1) Seek out a mentor who has their climbing skills and minimum impact behaviors dialed. Sometimes we pay for mentorship through coaches or guides, other times they happen naturally through creating relationships with other climbers at the gym, gear shops or through climbing friends.
2) Get the low down of the places you want to climb outside so you can keep a low profile when you climb there. What are the sensitive issues of the area? Are there closures? Where do I go to the bathroom, park and camp? Is this an appropriate place to bring my dog or should I leave her at home?
3) Be mindful. It’s a buzzword, I know, but many of us roll through our routines and just don’t think about how our behaviors might have a negative impact. We are on automatic. Practicing minimum impact behaviors takes time and effort. If each of us committed to being more aware of how we impact climbing areas and consider ways to minimize our footprint at the crag or boulders, it would go a long way to embedding these behaviors into the culture of climbing.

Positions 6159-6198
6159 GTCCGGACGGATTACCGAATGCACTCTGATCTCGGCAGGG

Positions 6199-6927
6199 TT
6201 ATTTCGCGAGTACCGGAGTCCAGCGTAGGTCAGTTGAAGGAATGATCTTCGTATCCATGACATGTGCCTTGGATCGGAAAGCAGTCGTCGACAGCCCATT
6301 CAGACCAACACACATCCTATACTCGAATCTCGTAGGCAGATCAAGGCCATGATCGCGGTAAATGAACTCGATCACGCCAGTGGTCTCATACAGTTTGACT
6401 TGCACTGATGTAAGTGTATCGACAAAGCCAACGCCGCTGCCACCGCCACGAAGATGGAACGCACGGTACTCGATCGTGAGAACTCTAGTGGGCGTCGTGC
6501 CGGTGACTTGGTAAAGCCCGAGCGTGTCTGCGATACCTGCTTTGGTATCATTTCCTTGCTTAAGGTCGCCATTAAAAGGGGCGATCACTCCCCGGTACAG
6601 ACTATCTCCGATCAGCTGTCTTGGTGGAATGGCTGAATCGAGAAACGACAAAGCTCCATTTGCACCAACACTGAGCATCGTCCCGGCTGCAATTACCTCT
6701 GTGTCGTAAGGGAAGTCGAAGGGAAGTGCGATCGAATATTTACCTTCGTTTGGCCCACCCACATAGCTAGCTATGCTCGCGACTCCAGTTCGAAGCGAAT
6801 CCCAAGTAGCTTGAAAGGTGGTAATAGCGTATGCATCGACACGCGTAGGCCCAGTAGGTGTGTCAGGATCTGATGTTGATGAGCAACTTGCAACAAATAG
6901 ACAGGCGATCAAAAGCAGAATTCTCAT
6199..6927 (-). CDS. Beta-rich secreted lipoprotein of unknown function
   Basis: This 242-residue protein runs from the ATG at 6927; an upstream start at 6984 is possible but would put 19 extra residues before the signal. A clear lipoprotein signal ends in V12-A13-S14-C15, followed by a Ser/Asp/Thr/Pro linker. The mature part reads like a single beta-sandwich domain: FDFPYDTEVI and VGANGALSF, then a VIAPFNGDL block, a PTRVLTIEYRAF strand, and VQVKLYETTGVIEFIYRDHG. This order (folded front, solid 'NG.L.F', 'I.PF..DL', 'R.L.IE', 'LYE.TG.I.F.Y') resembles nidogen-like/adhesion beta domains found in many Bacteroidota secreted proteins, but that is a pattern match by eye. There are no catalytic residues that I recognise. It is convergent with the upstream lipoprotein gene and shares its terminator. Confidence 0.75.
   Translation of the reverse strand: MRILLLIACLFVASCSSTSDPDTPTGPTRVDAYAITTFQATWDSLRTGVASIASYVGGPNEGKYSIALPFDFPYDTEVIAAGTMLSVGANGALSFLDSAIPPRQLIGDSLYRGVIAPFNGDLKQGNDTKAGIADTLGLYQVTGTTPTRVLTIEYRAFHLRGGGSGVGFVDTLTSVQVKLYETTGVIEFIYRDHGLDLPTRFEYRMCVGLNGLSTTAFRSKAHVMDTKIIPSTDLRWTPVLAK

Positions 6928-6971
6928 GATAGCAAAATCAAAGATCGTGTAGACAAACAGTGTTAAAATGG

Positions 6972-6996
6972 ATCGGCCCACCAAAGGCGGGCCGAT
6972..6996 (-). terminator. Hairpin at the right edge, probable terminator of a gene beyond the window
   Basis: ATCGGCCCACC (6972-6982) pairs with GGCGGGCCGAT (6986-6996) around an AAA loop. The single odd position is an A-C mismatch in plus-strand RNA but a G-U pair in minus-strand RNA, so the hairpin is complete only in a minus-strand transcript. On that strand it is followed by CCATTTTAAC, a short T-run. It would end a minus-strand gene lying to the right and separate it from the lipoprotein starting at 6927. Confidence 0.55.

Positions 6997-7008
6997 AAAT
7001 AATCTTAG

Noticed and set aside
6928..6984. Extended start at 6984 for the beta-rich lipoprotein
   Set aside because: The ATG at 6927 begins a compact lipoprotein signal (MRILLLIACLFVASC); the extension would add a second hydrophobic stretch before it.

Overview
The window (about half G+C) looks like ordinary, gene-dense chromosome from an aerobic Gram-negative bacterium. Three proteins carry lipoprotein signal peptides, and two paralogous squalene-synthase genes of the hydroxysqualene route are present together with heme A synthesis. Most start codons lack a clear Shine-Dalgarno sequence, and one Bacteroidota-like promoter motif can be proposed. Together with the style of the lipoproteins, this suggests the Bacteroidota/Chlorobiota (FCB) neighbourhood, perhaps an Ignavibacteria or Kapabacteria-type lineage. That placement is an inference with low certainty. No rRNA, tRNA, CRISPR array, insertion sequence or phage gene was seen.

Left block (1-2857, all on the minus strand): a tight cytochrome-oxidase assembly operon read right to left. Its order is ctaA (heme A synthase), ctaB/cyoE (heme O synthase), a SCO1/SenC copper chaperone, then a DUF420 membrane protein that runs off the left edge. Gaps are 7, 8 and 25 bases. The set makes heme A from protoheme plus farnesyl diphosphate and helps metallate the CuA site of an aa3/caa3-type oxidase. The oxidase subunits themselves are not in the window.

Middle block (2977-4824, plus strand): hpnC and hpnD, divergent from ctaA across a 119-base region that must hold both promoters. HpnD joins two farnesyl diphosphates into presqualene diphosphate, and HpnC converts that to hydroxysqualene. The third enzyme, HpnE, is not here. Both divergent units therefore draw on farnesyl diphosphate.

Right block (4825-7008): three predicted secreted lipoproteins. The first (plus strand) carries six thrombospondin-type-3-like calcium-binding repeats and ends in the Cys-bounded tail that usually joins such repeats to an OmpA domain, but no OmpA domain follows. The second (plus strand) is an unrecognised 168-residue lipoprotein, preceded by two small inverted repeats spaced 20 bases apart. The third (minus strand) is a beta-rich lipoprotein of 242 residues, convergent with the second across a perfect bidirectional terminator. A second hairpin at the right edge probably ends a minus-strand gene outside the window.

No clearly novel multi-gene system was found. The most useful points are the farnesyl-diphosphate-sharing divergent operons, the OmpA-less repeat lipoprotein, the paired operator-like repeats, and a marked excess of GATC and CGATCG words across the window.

4) Respect other users. I feel like the word “respect” sometimes gets a bad rap, but often it is the foundation of positive relationships and community. Basically, be kind to others and assume positive intent. Treat other users as you would want to be treated. The golden rule works … practice it.
5) Be an upstander, not a bystander—Steer others toward minimum impact behaviors at the crag. Don’t be afraid to speak up when you see someone doing something that threatens access. They might not know that their behavior impacts the climbing area they’re enjoying.